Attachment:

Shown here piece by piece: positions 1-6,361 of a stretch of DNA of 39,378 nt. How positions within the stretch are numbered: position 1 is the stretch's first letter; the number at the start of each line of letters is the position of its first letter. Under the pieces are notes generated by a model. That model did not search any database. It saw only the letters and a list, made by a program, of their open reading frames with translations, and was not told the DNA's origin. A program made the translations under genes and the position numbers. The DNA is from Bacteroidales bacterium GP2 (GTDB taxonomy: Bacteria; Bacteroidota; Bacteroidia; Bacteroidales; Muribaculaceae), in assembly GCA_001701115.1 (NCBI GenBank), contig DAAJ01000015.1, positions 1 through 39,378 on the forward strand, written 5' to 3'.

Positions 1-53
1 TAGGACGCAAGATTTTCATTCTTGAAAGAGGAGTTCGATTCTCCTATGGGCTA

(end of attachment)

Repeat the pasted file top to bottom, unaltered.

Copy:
Shown here piece by piece: positions 1-6,361 of a stretch of DNA of 39,378 nt. How positions within the stretch are numbered: position 1 is the stretch's first letter; the number at the start of each line of letters is the position of its first letter. Under the pieces are notes generated by a model. That model did not search any database. It saw only the letters and a list, made by a program, of their open reading frames with translations, and was not told the DNA's origin. A program made the translations under genes and the position numbers. The DNA is from Bacteroidales bacterium GP2 (GTDB taxonomy: Bacteria; Bacteroidota; Bacteroidia; Bacteroidales; Muribaculaceae), in assembly GCA_001701115.1 (NCBI GenBank), contig DAAJ01000015.1, positions 1 through 39,378 on the forward strand, written 5' to 3'.

Positions 1-53
1 TAGGACGCAAGATTTTCATTCTTGAAAGAGGAGTTCGATTCTCCTATGGGCTA